Max Brooks,
The Zombie Survival Guide
(Three Rivers, 2003)

It's all too easy to scoff at the notion of zombies. But just try laughing when a group of moaning, undead freaks are feasting on your lower extremities, pal!

The Zombie Survival Guide will give you all of the information you need to survive, even thrive, in the event of a zombie attack, whether it's a single roaming biter or a growing army of hungry rotting corpses on the move.

Don't let the fact that author Max Brooks makes a living as a comedian and that he's the son of notorious funnyman Mel Brooks stop you from picking up this vital survival guide, which covers everything from choice of weapons and transportation to fortifying a church and building a new society if you're among the few survivors of a global outbreak.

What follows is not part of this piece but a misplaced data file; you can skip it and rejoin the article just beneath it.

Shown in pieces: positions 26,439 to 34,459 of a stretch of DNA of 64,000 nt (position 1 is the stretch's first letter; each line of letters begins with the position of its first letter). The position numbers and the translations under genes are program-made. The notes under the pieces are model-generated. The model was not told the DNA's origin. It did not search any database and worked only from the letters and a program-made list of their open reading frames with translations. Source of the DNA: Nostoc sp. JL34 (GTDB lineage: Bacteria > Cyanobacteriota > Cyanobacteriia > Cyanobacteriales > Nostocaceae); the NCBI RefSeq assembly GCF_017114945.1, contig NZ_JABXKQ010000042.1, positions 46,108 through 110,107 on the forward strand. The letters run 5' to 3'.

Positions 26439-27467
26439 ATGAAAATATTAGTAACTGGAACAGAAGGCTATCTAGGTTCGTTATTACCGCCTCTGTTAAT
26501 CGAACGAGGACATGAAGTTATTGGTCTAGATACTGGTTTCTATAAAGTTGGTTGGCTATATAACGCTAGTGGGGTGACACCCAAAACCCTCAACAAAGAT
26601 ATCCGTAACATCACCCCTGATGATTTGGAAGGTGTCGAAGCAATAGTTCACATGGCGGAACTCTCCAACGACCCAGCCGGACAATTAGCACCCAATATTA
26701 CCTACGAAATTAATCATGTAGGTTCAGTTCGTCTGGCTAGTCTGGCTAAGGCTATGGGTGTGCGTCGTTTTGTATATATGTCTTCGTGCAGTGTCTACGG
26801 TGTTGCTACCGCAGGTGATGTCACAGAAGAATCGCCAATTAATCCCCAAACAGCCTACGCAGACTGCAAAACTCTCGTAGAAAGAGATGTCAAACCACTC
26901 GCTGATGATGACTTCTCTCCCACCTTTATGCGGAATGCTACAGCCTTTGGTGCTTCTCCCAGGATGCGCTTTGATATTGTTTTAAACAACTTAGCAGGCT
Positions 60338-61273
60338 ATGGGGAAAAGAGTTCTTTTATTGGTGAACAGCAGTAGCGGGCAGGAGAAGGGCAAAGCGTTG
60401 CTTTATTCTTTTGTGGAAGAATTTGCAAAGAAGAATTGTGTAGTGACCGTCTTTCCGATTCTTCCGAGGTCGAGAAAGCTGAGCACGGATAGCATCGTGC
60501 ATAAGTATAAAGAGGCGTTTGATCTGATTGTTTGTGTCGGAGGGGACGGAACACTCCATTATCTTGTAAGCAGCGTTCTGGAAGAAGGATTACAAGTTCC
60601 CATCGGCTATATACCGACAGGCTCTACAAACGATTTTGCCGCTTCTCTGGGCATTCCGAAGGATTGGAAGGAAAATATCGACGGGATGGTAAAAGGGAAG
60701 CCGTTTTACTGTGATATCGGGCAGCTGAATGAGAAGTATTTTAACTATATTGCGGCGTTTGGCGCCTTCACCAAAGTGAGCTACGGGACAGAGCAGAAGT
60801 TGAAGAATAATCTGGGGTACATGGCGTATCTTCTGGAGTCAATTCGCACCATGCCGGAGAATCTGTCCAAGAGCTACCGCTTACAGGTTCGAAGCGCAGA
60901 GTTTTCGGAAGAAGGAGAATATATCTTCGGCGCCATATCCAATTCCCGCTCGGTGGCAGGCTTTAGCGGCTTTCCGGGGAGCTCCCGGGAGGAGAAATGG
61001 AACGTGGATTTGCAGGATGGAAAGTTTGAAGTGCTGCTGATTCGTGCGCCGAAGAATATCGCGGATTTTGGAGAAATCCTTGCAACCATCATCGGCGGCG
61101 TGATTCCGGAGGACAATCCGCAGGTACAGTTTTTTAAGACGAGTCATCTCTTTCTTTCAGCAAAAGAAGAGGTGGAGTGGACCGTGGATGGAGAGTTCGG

The humor of this book is found in the utter seriousness with which Brooks approaches the subject. Sure, it's a little tongue-in-cheek at times, but for the most part The Zombie Survival Guide is presented as a completely straightforward and serious text to use in case of the direst of emergencies. Heck, there's even a summary of historic zombie encounters at the end to lend academic weight to the presentation -- and believe me, if the events recorded in Los Angeles in 1993 don't get you busy honing your skills with a machete, you're just not paying attention!

review by
Tom Knapp

23 February 2008

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